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Pine Street water tank to be demolished

The former Ash Street water tank, located on 332 Pine Street will be torn down. City council voted unanimously at the Jan.
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View of the water tower from Pine Street. The structure was built in 1946 and has been slated for demolition. Photo supplied by Google Maps.
The former Ash Street water tank, located on 332 Pine Street will be torn down.

City council voted unanimously at the Jan. 26 meeting in favour of a recommendation by the Heritage Committee to register the property as a listed structure, demolish it, put the information in the City of Greater City archives and convert the site into a public park with a historical plaque.

City staff will now put out a request for proposal (RFP) to find a company to tear it down.

Greg Clausen, general manager of infrastructure services with the City of Greater Sudbury, said when the RFP goes out, the cost of metal will be considered.

“We are hopeful that the cost of the value of the scrap metal will offset the price to take down the tank,” he said.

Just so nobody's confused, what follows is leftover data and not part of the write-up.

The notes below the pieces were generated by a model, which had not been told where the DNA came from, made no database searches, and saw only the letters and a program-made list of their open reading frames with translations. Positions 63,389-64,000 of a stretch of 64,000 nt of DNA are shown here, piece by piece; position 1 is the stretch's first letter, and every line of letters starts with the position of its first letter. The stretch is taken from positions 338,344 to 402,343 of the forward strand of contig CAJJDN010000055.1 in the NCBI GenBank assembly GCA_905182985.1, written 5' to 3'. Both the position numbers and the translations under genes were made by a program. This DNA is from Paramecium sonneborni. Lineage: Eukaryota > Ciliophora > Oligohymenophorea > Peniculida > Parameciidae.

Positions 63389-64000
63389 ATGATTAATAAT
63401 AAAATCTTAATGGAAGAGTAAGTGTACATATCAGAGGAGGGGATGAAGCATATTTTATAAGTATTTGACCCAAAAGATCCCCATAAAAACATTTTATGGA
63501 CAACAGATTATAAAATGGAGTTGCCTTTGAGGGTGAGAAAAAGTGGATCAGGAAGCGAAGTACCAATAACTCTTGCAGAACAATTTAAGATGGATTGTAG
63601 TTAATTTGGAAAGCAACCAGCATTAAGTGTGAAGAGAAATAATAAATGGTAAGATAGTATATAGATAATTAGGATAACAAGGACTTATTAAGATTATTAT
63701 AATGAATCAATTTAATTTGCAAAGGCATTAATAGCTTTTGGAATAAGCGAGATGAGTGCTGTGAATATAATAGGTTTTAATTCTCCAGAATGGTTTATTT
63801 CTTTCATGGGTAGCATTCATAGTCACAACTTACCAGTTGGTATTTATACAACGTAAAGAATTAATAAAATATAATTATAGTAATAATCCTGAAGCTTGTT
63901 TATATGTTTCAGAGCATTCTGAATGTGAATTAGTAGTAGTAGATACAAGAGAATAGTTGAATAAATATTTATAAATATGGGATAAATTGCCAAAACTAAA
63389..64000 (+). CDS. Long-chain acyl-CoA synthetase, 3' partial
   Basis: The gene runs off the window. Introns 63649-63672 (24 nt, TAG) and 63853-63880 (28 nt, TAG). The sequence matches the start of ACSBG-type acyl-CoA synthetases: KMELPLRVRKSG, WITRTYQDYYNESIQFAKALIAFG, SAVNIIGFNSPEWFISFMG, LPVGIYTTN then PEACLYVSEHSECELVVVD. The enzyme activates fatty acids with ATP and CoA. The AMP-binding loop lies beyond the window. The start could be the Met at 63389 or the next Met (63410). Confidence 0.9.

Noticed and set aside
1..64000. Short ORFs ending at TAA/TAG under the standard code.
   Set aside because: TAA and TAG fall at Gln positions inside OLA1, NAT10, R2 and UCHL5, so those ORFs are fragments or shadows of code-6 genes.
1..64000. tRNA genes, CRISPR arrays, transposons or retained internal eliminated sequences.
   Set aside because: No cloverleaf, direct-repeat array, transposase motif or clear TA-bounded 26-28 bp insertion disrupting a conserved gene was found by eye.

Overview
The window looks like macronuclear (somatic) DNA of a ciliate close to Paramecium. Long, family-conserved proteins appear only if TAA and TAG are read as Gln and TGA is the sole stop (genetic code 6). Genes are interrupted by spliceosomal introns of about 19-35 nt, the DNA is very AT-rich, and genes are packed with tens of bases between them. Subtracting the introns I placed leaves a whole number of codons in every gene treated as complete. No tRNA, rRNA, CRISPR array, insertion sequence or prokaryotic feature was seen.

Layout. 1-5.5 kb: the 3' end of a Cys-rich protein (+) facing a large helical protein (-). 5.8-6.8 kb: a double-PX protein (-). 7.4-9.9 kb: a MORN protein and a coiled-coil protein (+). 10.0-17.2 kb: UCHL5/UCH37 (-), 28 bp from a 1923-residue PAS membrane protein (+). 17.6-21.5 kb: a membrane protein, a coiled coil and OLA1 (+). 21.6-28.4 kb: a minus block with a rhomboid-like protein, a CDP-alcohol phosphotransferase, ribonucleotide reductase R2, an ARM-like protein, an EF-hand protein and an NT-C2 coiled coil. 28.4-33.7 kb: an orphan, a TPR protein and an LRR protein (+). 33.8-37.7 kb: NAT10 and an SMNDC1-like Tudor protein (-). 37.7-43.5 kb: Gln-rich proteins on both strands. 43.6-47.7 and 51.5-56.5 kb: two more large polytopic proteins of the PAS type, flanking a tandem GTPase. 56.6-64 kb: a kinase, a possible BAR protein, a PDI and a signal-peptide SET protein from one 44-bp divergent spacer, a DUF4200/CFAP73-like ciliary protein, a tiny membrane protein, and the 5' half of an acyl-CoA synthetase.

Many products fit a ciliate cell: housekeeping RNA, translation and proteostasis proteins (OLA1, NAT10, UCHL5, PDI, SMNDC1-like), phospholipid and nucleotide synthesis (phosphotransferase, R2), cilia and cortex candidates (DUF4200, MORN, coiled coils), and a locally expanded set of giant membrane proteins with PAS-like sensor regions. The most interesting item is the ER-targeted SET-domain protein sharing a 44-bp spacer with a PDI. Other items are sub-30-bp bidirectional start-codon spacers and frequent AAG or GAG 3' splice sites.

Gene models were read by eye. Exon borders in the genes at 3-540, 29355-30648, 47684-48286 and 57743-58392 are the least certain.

Clausen said $340,000 is put aside in the capital budget to demolish the water tank, but said the final cost to take down the tower will depend on the RFP's received.

Ward 8 Coun. Fabio Belli said he wanted to know if the tower could be sold as is, instead of the city paying to tear it down.

Doug Nadoronzy, CAO of the City of Greater Sudbury, said that option would be difficult to pursue.

“I think the concern with this site is that it's landlocked,” he said. “It has no access to a public road. So really it can only be sold to abutting landowners...we can't put it on the open market as such.”

Ward 4 Coun. Evelyn Dutrisac said it wasn't a simple decision to tear the tower down, but said she believed the Heritage Committee followed proper procedure.

“There are nine criteria that outline if this was a historical site or not and it had minimal value,” she said. “I agree with the decision. It was a democratic decision. Members of Heritage Committee participated in the decision, went through the criteria and decided that because of the minimal value, and the eyesore to the community to demolish it.”

Clausen said the goal is to have the water tank demolished by the end of the year.

The tank, constructed in 1946 became operational in 1948. It was decommissioned and disconnected from the water supply system in 1998.

For more on this story, check back to future editions of Northern Life.